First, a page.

01-17-2019 Tom Sparrow
To see Tom Sparrow's talk, click here.
Title: "Engineering For and Against Disability: A Phenomenological Critique"
Presenter: Tom Sparrow, Assistant Professor of Philosophy at Slippery Rock University
Abstract: Some prominent advocates of human enhancement, like Jonathan Glover and Julian Savulescu, rely on a naturalistic account of "normal" human function when arguing that we should use biotechnology to eliminate future instances of disability. I show that these advocates' concept of disability, and the normative arguments informed by it in books like Choosing Children (Oxford UP, 2006) and Unfit for the Future (Oxford UP, 2012), fail to incorporate the phenomenological dimension of embodiment and that this dimension should be included in any account of disability and human flourishing. Such inclusion, however, requires us to consider seriously the counterintuitive view that racial minorities are constitutionally disabled in racist societies.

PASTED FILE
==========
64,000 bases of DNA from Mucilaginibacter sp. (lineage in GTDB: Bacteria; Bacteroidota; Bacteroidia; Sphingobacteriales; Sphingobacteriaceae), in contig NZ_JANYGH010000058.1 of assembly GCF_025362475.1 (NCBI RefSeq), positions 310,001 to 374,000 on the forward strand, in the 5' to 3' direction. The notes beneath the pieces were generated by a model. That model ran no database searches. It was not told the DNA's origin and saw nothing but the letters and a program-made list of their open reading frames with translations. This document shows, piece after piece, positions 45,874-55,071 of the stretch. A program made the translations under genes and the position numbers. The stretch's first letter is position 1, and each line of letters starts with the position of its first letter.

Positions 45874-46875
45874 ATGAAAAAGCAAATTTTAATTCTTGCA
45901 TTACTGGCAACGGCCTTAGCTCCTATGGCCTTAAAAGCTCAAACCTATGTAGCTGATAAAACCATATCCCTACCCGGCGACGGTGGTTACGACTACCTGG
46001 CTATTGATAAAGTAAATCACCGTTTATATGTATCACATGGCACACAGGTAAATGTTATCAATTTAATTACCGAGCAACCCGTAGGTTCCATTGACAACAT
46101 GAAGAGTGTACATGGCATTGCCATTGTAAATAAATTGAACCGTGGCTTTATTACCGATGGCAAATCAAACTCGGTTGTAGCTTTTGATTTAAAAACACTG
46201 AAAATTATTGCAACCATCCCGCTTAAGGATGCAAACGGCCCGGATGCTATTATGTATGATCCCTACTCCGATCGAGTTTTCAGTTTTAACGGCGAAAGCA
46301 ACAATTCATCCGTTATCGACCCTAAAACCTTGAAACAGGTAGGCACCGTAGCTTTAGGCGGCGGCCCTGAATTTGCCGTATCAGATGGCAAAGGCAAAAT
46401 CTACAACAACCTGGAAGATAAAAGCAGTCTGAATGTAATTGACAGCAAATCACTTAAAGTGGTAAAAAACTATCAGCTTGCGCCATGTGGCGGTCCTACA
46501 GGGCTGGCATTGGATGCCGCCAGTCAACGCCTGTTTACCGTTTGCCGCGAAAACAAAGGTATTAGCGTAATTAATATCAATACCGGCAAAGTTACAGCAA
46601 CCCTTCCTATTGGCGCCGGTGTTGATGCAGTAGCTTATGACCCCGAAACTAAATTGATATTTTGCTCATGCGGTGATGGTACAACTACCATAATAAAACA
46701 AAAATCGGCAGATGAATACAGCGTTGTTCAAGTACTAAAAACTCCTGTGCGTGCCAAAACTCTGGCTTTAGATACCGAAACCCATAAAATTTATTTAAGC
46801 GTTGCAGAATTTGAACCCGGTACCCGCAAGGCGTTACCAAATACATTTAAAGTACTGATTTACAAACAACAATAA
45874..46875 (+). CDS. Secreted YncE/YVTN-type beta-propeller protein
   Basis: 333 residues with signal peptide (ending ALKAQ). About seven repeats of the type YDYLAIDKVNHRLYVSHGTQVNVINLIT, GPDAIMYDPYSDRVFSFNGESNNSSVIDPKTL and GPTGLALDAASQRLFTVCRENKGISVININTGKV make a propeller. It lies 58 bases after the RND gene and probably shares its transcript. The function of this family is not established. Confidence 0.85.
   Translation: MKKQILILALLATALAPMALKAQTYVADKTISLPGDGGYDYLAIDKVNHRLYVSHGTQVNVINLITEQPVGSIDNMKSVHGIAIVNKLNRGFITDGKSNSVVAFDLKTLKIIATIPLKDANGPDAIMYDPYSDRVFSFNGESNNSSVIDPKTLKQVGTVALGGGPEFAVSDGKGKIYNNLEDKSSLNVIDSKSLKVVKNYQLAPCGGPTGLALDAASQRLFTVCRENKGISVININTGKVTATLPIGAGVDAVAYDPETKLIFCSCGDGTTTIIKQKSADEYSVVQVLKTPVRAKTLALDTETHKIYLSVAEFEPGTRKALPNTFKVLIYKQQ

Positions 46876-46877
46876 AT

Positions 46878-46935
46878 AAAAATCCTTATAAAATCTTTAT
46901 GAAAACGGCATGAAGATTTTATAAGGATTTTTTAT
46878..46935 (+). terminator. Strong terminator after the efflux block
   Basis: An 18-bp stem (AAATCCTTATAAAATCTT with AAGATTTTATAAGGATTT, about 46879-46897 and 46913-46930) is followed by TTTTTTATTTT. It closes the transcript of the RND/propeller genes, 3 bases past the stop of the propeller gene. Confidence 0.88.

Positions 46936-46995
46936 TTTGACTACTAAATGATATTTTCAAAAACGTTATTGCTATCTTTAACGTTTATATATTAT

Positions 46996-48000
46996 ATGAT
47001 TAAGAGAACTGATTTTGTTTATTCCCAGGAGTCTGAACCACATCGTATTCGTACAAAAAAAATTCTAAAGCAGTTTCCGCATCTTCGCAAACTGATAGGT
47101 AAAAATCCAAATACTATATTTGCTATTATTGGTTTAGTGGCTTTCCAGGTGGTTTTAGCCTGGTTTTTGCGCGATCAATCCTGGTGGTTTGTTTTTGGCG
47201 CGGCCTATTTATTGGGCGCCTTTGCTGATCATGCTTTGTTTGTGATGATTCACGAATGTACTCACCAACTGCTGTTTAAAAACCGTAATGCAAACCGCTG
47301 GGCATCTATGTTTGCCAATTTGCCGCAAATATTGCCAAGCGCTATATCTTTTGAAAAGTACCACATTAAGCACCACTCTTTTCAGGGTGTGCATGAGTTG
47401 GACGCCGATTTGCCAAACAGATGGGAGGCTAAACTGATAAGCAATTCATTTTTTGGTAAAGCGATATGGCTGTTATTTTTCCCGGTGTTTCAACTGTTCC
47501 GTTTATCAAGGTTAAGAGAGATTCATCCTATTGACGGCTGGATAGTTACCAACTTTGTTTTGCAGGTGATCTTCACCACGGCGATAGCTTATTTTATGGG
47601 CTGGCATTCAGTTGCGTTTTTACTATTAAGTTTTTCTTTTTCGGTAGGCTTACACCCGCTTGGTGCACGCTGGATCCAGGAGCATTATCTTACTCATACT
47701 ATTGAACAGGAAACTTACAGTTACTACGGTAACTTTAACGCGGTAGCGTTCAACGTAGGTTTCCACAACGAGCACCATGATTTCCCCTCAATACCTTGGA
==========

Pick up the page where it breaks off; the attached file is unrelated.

Bio: Tom Sparrow is assistant professor of philosophy at Slippery Rock University. He is the author and editor of several books, most recently The Alphonso Lingis Reader (University of Minnesota Press, 2018). He researches broadly in continental philosophy, particularly phenomenology, philosophy of the body, and speculative realism. His work has appeared in Philosophy Today, The Nordic Journal of Aesthetics, IJFAB, Epoche, and elsewhere. His current projects include investigations of the embodied dimension of humor, the peculiar risks of global warming, and the relationship between everyday aesthetics and personal identity. He holds a PhD from Duquesne University and a certificate in qualitative research from CIQR.